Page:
Author | Angela

Servings: 18 cake slices

Calories: 675kcal

Prep 30 minutes minutes

Cooking 4 hours hours

Overnight Soaking 8 hours hours

Total Time 12 hours hours 30 minutes minutes

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Ingredients

Christmas Cake

  • 3 cups dried currants
  • cups sultanas (golden raisins)
  • cups raisins
  • cups glace cherries (red or a combination of red & green candied cherries)
  • ½ cups brandy or sherry (+ more for feeding the Christmas cake - use orange juice to cover fruit completely for soaking overnight, if desired)
  • cups butter (salted - softened, at room temperature)
  • cups light brown sugar
  • 4 large eggs (room temperature)
  • 1 tablespoon molasses
  • 3 oz almonds (chopped)
  • 1 zest from one large orange
  • 1 zest from one large lemon
  • 2 teaspoon British mixed spice blend (see recipe)
  • cups all-purpose flour

Covering

  • 2 tablespoon apricot preserves
  • 1 tablespoon warm water
  • lbs marzipan

Royal Icing

  • 3 large egg whites (use the best, fresh eggs available)
  • 6 cups confectioners sugar (sifted)
  • ¼ teaspoon cream of tartar (sifted w confectioners sugar)
  • 1 tablespoon lemon juice of half a large lemon (fresh, squeezed)

Help Us Out!If you love a recipe, be sure to come back and share your ratings. This helps future users, and allows me to continue sharing free recipes! Angela

Instructions

Traditional British Christmas Cake

  • Combine all of the fruit including 3 cups dried currants, 2½ cups sultanas, 1½ cups raisins, and 2½ cups glace cherries (after rinsing) in a medium-sized mixing bowl. Pour ½ cups brandy or sherry over, and top off with additional orange juice if desired. Cover with plastic wrap and allow to soak overnight (at least) and preferably for 2 to 3 days, stirring daily.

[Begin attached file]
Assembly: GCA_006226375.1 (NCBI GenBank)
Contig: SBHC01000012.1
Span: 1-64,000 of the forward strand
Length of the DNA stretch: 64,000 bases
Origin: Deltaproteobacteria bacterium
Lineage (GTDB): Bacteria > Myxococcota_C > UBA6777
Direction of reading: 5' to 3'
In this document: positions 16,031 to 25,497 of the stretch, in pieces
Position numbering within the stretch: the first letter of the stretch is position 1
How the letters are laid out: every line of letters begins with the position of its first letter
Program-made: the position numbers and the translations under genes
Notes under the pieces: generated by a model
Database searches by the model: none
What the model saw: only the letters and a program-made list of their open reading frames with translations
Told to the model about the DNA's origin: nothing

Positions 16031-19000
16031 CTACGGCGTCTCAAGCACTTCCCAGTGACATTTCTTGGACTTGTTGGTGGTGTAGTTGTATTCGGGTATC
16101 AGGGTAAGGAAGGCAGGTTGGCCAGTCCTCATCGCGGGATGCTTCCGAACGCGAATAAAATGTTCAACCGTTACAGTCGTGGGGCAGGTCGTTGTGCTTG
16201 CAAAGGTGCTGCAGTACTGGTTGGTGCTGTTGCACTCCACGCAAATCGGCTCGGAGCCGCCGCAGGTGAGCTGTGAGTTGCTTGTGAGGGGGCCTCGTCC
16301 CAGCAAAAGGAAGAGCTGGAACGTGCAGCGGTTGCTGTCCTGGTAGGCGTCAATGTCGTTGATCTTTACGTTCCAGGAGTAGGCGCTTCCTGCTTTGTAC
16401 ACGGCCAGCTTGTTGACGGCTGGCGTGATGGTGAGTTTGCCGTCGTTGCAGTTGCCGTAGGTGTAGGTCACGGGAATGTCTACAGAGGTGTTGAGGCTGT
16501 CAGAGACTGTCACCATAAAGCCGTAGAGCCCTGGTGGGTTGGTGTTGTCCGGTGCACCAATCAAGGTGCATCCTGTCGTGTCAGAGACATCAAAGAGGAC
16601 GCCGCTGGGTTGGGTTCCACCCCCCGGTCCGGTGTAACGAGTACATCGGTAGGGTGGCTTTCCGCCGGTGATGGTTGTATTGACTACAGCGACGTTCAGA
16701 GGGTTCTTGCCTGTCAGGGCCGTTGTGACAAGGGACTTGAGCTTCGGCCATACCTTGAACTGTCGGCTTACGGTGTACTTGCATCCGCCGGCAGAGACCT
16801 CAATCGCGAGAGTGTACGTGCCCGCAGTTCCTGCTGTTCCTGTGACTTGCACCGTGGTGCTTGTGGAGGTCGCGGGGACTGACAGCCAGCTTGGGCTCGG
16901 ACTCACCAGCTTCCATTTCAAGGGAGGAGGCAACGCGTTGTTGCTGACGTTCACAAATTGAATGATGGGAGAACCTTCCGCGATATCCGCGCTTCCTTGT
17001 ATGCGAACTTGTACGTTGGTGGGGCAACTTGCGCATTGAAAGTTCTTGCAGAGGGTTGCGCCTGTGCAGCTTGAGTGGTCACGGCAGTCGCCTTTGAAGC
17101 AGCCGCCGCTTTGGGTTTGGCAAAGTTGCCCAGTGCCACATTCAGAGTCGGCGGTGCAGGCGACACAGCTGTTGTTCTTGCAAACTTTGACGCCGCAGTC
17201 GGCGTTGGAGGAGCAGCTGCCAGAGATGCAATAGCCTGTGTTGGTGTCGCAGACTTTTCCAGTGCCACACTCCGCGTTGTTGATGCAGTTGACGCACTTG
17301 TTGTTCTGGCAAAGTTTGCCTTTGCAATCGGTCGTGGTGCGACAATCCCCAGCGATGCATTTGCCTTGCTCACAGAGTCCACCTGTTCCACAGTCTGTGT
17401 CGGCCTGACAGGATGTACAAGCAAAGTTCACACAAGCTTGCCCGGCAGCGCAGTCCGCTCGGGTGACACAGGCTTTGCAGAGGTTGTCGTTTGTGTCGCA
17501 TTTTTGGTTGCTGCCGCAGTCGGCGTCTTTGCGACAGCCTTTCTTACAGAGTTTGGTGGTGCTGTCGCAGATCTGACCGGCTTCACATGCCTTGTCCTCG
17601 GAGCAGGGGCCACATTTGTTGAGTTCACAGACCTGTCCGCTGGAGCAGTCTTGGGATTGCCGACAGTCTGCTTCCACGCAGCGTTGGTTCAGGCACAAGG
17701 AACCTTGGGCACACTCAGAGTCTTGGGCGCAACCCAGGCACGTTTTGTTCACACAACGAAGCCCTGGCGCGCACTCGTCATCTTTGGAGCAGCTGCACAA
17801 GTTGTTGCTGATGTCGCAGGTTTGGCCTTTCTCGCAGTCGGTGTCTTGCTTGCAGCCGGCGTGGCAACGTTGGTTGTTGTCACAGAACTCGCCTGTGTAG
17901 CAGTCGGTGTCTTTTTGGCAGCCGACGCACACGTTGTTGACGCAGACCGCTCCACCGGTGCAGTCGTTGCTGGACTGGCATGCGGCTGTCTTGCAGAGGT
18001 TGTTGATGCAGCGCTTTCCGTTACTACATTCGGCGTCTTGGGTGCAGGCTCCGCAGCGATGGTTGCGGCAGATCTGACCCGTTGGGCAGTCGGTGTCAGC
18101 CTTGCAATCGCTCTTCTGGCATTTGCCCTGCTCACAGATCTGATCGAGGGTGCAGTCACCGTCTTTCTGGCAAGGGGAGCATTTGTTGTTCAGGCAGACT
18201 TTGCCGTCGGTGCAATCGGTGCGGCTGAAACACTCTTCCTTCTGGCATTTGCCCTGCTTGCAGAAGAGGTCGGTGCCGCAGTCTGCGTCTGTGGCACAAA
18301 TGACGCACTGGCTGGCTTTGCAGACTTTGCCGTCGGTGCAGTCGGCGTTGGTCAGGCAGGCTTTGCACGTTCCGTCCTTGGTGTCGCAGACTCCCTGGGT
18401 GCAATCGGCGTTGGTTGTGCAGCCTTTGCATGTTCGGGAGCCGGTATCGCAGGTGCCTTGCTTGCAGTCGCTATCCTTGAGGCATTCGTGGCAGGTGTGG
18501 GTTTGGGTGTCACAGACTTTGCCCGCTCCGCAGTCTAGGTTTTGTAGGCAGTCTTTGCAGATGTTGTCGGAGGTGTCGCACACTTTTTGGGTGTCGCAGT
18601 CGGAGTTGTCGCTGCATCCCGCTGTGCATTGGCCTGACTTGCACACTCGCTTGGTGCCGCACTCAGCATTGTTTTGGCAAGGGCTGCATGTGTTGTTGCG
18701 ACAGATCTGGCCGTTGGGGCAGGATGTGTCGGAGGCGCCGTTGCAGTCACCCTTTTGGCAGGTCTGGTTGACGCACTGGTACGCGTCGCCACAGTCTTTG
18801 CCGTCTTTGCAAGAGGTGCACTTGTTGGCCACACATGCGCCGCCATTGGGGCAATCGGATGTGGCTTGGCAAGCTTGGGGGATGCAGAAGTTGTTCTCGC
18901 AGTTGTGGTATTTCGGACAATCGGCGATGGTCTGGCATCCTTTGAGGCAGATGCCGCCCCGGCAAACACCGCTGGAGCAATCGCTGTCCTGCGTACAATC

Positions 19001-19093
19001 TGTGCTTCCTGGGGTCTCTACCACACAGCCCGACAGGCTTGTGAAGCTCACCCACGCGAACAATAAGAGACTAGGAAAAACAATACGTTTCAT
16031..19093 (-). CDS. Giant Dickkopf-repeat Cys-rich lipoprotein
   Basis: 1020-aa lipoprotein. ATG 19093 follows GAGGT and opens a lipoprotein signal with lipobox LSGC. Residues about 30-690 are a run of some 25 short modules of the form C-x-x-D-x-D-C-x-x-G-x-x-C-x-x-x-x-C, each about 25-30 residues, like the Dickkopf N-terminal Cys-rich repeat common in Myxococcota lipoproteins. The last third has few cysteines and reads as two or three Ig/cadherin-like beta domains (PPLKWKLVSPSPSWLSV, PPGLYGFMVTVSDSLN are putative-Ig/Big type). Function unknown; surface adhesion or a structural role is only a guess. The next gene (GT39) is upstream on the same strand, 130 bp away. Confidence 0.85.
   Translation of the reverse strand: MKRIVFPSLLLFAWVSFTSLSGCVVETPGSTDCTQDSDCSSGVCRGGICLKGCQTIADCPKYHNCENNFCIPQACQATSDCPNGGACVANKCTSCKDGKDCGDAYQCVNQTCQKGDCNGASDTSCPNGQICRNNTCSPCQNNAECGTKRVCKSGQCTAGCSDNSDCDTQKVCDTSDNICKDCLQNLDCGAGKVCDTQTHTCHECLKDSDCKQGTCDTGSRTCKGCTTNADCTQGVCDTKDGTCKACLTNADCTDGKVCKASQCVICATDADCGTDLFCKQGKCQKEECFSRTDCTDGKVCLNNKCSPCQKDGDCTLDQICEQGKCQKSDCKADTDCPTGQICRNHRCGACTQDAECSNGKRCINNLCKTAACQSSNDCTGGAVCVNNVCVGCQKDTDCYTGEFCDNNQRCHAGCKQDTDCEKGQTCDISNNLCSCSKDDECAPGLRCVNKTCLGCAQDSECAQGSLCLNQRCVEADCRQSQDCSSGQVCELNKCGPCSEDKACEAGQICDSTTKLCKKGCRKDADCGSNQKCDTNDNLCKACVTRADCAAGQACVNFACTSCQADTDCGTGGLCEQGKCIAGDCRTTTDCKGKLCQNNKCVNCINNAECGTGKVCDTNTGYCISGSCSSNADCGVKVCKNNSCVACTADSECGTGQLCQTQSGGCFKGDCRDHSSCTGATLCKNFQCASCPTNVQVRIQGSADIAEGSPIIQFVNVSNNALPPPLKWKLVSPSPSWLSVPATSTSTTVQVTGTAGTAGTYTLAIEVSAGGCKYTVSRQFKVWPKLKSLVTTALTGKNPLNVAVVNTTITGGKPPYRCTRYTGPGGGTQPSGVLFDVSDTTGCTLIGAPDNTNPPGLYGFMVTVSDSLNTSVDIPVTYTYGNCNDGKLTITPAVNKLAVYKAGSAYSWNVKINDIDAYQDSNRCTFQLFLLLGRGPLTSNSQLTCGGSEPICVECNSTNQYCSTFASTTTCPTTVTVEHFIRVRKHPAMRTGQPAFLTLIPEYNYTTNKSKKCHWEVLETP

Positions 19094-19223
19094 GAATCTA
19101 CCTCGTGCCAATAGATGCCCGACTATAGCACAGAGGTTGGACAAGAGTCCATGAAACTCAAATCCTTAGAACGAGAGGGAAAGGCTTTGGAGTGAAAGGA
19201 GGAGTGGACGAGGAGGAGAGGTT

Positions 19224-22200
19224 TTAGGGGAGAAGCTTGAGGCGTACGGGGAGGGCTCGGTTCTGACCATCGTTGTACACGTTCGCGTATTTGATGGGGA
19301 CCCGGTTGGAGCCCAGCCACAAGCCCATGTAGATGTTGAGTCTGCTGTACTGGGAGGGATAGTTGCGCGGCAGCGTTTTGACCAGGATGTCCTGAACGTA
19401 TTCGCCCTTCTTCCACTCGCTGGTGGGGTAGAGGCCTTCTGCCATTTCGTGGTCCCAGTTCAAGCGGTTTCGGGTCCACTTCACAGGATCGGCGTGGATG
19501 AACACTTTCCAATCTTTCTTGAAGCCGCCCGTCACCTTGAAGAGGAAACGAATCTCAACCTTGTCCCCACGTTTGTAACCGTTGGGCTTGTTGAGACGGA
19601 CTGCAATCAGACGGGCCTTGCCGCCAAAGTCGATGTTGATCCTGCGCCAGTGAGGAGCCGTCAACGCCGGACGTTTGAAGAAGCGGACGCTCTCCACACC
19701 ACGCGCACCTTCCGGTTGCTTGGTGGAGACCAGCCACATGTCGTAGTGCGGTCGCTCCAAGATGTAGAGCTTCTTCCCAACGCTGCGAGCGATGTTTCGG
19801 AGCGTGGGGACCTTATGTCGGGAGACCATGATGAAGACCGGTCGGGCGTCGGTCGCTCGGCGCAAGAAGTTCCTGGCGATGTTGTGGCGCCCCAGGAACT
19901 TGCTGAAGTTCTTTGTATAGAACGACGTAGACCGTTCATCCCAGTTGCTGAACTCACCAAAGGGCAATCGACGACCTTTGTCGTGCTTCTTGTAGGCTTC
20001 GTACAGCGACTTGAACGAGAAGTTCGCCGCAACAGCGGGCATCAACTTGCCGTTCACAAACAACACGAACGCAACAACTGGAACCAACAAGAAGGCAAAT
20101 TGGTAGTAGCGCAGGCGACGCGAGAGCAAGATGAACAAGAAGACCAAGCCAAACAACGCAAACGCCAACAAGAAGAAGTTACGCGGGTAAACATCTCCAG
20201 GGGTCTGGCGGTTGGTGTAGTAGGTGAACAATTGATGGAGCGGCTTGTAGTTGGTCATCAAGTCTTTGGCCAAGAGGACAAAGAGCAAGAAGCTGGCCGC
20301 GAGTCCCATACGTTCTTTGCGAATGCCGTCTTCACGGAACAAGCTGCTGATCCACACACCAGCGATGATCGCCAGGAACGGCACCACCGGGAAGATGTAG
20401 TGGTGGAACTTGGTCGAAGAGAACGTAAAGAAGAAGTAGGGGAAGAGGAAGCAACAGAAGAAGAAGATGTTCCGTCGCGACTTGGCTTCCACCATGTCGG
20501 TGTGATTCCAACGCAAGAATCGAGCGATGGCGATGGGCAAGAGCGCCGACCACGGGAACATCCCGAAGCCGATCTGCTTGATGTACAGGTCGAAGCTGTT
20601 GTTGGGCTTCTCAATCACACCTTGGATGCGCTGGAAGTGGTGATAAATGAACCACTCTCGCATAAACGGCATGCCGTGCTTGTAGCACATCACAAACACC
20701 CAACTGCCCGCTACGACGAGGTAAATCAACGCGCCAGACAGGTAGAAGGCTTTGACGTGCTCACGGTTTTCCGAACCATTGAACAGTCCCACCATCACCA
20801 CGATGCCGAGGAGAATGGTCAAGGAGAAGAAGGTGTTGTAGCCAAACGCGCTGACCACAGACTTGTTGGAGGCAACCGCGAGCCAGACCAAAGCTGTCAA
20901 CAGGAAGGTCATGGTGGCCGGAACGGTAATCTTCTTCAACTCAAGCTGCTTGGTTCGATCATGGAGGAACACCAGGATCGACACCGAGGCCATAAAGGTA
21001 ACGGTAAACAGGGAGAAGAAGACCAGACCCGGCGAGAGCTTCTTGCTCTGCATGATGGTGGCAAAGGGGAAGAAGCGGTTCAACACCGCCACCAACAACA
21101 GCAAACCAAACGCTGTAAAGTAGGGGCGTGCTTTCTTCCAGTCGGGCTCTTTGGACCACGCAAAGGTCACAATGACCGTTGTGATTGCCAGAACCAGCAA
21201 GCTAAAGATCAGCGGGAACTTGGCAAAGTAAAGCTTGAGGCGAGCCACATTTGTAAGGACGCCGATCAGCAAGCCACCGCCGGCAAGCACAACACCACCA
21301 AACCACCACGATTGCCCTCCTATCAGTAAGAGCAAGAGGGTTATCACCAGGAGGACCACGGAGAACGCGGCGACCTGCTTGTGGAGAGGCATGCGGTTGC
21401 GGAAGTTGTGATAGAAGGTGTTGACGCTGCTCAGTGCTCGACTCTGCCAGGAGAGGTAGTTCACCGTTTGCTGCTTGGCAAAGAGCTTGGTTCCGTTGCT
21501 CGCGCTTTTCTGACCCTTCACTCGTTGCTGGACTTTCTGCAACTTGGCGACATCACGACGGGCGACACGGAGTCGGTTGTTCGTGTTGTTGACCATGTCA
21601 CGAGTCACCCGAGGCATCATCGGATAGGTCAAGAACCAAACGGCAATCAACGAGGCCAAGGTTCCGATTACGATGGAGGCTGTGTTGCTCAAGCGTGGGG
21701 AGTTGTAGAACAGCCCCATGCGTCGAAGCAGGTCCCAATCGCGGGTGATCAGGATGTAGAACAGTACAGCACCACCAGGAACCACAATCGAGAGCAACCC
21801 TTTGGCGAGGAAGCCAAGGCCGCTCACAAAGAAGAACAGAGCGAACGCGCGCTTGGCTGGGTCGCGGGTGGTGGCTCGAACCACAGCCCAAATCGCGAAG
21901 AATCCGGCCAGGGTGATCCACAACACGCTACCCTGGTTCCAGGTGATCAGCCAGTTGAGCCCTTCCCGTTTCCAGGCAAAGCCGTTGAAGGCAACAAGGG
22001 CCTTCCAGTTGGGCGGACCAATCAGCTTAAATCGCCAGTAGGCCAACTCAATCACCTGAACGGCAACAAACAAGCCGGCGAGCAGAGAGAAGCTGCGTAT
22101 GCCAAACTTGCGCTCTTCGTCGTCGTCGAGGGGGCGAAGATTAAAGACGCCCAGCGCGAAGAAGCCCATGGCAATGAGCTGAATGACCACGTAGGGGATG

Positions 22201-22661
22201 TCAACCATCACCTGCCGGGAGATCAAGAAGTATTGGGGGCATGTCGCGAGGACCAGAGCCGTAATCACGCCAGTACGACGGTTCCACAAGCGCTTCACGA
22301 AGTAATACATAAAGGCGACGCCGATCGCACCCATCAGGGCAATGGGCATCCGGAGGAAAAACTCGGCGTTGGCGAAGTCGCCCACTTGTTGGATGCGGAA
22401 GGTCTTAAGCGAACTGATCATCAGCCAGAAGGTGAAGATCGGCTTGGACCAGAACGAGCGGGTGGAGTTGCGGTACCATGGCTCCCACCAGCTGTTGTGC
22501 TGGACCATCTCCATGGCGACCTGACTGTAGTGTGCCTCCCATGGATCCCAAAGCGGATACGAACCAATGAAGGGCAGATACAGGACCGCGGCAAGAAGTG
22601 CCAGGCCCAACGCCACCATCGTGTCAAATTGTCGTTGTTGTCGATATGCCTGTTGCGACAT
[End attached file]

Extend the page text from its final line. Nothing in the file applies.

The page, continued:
• Preheat your oven to 275°F (135°C/Gas Mark 1) and line a 9-inch round pan (springform or cake pan, with at least 2-inch high sides) with a double layer of parchment paper. *Cut out two rounds of parchment paper and place in the bottom of the pan. Cut two long strips from parchment paper about the same width as your baking pan is in height, and fit both layers on the inside rim of your baking pan.

  • In a very large mixing bowl, preferably one that fits a stand mixer, cream the 1¼ cups butter and 1¼ cups light brown sugar together until light, fluffy, and light in color. Add 4 large eggs, 1 tablespoon molasses, 3 oz almonds, 1 zest from one large orange and1 zest from one large lemon, then add 2 teaspoon British mixed spice blend. Mix until well combined.

  • Add 2¼ cups all-purpose flour and mix until it is incorporated, then fold in fruit mixture (soaked and drained). Transfer the batter to your lined cake pan and level the top of the batter with a slightly concave surface to prevent the cake from forming a small dome.

  • Bake at 275°F (135°C/Gas Mark 1) in the center of your oven for about 4 to 4½ hours. Check the cake halfway through baking to see how the top of the cake looks, cover with aluminum foil to prevent burning, if necessary. The cake is done when an inserted skewer comes out clean.

  • Remove the cake and allow to cool on a wire rack in the cake pan until cooled. Once cooled, remove it from the pan and allow to cool completely on the wire rack. Before storing, use a fine skewer to poke holes intermittently throughout the cake surface to feed brandy or sherry (2 - 3 tablespoons at a time) to the cake.

  • Cover with a double layer of parchment paper, then wrap in aluminum foil to store in a cool place until reedy to cover and apply icing before serving (up to 3 months for feeding the brandy or sherry to the cake). *Keep the parchment paper in place between feedings, as it will help to keep the cake moist.